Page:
In sight

For more than a century, astronomers have used real stars as "guides" to stabilize terrestrial telescopes.

"If the engine's imperfections or telescope gears were making your telescope crawl a little faster or slower, you could observe your star guide in an eye-to-eye, and slowly keep it centered while you take a long exposure," says Douglas.

In the 1990s, scientists began using lasers in the soil as artificial guide stars, exciting the sodium in the upper atmosphere, pointing the lasers up into the sky to create a spot of light about 40 miles (60 kilometers) from the ground. Astronomers could then stabilize a telescope using this light source, which could be generated anywhere the astronomer wanted to aim the telescope.

"Now we are extending that idea, but instead of pointing a laser from the ground to the space, we are shining from space to a space telescope," says Douglas. Terrestrial telescopes need guide stars to combat atmospheric effects, but space telescopes for exoplanet images must contain minimal changes in system temperature and any disturbances caused by movement.

The idea of ​​the space-based laser guide star came from a project that was funded by NASA. The agency has been studying projects for large, space-segmented telescopes and has instructed researchers to find ways to reduce the cost of huge observatories.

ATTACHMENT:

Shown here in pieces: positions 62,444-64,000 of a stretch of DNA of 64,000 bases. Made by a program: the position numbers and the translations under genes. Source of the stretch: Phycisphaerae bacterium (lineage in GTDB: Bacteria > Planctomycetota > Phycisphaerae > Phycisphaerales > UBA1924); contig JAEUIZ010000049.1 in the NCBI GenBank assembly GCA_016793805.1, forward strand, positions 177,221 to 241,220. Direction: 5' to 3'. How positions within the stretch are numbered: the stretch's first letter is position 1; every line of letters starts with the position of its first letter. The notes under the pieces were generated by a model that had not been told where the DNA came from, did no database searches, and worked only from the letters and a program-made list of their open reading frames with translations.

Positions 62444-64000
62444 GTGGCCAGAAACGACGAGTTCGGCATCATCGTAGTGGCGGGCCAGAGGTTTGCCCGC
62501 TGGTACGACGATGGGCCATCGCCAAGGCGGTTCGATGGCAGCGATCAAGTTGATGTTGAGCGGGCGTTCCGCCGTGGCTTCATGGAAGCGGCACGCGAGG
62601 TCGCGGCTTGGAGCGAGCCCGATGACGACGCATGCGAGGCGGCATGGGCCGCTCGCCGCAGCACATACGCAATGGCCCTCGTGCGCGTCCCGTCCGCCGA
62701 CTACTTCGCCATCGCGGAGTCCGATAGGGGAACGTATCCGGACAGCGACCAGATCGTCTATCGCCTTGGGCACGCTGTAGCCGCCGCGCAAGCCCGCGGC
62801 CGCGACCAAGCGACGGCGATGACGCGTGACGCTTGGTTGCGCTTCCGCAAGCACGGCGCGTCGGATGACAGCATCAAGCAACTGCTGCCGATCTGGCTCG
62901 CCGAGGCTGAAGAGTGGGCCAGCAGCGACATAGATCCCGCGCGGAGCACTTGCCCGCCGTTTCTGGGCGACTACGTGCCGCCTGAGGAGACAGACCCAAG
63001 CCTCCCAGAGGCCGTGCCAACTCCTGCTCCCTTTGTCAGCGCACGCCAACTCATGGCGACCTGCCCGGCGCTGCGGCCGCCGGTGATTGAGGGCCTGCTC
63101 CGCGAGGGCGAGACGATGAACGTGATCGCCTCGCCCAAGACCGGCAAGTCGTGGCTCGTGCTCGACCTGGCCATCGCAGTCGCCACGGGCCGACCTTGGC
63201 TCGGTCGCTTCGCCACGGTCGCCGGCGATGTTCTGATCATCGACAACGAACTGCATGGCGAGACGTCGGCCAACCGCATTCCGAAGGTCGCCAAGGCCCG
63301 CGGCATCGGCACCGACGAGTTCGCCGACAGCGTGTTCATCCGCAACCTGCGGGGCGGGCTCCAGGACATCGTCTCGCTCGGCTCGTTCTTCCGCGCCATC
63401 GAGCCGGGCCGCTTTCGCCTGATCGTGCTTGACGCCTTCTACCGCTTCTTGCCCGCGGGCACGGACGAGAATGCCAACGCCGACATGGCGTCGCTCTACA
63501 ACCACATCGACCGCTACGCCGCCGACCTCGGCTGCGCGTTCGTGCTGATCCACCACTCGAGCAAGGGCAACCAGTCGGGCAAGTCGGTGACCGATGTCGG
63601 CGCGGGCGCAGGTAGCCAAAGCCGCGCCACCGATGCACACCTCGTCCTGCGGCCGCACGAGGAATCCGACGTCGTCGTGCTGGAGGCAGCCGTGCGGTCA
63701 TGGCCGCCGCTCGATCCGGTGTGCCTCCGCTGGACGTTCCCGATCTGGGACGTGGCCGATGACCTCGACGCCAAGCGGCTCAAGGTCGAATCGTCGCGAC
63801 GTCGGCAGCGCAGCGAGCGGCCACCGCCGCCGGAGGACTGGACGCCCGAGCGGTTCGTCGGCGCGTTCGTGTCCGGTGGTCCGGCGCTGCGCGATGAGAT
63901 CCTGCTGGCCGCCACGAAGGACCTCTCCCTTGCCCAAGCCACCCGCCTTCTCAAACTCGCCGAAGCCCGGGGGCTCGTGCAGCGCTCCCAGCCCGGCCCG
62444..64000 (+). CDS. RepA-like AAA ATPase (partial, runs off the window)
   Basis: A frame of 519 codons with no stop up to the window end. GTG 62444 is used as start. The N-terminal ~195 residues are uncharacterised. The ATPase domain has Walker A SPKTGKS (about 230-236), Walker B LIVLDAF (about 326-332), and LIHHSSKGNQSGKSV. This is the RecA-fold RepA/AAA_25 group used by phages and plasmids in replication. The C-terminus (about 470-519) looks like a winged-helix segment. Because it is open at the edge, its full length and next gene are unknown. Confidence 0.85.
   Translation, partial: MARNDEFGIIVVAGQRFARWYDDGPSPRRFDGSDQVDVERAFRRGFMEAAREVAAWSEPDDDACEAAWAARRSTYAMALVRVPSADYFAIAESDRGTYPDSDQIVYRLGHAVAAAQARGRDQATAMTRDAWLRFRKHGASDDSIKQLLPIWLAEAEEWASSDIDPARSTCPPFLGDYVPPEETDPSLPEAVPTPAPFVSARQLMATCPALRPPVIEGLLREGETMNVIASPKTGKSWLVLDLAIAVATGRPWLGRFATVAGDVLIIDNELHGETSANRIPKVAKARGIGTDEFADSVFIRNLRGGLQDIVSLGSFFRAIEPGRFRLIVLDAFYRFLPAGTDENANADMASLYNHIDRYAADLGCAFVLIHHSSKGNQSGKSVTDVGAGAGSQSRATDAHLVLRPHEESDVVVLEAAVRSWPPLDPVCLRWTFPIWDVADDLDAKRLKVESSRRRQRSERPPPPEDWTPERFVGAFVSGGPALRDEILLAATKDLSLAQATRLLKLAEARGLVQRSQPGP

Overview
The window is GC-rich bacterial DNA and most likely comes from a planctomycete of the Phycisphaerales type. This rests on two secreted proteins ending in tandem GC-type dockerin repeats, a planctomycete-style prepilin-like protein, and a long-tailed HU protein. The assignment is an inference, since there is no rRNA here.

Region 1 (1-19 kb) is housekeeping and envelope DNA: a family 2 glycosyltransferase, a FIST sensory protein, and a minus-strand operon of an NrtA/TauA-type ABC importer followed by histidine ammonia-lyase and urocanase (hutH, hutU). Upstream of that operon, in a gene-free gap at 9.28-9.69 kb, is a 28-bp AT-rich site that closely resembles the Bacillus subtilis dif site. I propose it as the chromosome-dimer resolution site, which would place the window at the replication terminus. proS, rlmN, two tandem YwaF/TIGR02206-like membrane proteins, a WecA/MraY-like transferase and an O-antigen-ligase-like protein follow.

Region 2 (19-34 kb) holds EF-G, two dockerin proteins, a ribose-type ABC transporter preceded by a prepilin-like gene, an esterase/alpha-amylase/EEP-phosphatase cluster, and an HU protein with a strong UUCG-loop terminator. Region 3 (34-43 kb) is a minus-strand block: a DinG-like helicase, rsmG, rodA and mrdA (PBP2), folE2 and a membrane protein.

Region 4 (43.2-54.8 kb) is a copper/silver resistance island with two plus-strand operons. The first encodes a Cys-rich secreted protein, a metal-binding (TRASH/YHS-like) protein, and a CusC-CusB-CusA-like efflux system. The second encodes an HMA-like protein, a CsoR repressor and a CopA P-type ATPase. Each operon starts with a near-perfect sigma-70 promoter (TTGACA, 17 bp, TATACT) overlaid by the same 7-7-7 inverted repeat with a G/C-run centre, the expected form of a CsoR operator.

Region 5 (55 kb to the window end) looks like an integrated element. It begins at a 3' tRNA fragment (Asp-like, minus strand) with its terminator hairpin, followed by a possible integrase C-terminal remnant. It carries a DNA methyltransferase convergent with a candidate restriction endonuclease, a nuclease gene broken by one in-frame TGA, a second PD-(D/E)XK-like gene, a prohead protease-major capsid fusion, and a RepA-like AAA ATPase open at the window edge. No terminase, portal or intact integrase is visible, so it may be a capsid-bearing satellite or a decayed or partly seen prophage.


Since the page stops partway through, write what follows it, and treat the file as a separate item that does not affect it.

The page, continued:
"The reason this is pertinent now is that NASA must decide in the next two years whether these large space telescopes will be our priority in the coming decades," says Douglas. "This decision-making is happening now, just as Hubble Space Telescope decision-making took place in the 1960s, but it was not released until the 1990s."

Star Fleet

Cahoy's lab has been developing laser communications for use in CubeSats, which are shoebox-sized satellites that can be built and launched in space at a fraction of the cost of conventional spacecraft.

For this new study, the researchers looked at whether a laser, integrated into a slightly larger CubeSat or SmallSat, could be used to maintain the stability of a large segmented space telescope modeled after NASA's LUVOIR (for Large UV Optical Infrared Surveyor) a conceptual design that includes several mirrors that would be mounted in space.

Researchers have estimated that such a telescope would have to remain perfectly still, within 10 picometers – about a quarter of the diameter of a hydrogen atom – so that a coronagraph on board can make accurate measurements of the light of a planet as well as its star.

"Any disturbance in the spacecraft, such as a slight change in the angle of the sun, or a piece of electronics on and off and changing the amount of heat dissipated through the spacecraft, will cause a slight expansion or contraction of the structure," Douglas says. "If you have disturbances greater than about 10 picometers, you begin to see a change in the pattern of starlight within the telescope, and the changes mean that you can not subtract perfectly the light from the stars to see the reflected light from the planet. "